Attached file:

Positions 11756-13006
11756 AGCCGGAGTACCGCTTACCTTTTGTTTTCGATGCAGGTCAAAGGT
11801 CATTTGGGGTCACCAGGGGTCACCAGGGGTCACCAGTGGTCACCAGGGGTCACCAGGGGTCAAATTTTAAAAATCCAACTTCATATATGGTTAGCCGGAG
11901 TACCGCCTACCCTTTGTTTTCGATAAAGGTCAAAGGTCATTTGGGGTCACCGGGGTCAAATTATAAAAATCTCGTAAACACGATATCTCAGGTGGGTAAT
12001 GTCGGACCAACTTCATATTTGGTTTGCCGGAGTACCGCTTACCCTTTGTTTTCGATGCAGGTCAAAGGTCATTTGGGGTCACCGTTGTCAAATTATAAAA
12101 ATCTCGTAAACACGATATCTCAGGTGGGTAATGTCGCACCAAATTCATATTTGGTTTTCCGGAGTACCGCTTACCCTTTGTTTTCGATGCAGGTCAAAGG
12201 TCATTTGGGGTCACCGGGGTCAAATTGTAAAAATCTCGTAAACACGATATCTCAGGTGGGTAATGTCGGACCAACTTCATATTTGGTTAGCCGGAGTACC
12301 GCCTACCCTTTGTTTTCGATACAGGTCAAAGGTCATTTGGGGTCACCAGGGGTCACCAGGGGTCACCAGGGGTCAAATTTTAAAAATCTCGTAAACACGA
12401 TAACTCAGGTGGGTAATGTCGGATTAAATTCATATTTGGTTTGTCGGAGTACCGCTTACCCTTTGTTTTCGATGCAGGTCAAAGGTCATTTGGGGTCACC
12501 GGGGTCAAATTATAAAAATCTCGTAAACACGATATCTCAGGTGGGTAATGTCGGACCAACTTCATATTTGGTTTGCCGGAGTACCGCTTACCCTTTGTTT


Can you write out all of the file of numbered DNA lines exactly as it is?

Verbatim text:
Positions 11756-13006
11756 AGCCGGAGTACCGCTTACCTTTTGTTTTCGATGCAGGTCAAAGGT
11801 CATTTGGGGTCACCAGGGGTCACCAGGGGTCACCAGTGGTCACCAGGGGTCACCAGGGGTCAAATTTTAAAAATCCAACTTCATATATGGTTAGCCGGAG
11901 TACCGCCTACCCTTTGTTTTCGATAAAGGTCAAAGGTCATTTGGGGTCACCGGGGTCAAATTATAAAAATCTCGTAAACACGATATCTCAGGTGGGTAAT
12001 GTCGGACCAACTTCATATTTGGTTTGCCGGAGTACCGCTTACCCTTTGTTTTCGATGCAGGTCAAAGGTCATTTGGGGTCACCGTTGTCAAATTATAAAA
12101 ATCTCGTAAACACGATATCTCAGGTGGGTAATGTCGCACCAAATTCATATTTGGTTTTCCGGAGTACCGCTTACCCTTTGTTTTCGATGCAGGTCAAAGG
12201 TCATTTGGGGTCACCGGGGTCAAATTGTAAAAATCTCGTAAACACGATATCTCAGGTGGGTAATGTCGGACCAACTTCATATTTGGTTAGCCGGAGTACC
12301 GCCTACCCTTTGTTTTCGATACAGGTCAAAGGTCATTTGGGGTCACCAGGGGTCACCAGGGGTCACCAGGGGTCAAATTTTAAAAATCTCGTAAACACGA
12401 TAACTCAGGTGGGTAATGTCGGATTAAATTCATATTTGGTTTGTCGGAGTACCGCTTACCCTTTGTTTTCGATGCAGGTCAAAGGTCATTTGGGGTCACC
12501 GGGGTCAAATTATAAAAATCTCGTAAACACGATATCTCAGGTGGGTAATGTCGGACCAACTTCATATTTGGTTTGCCGGAGTACCGCTTACCCTTTGTTT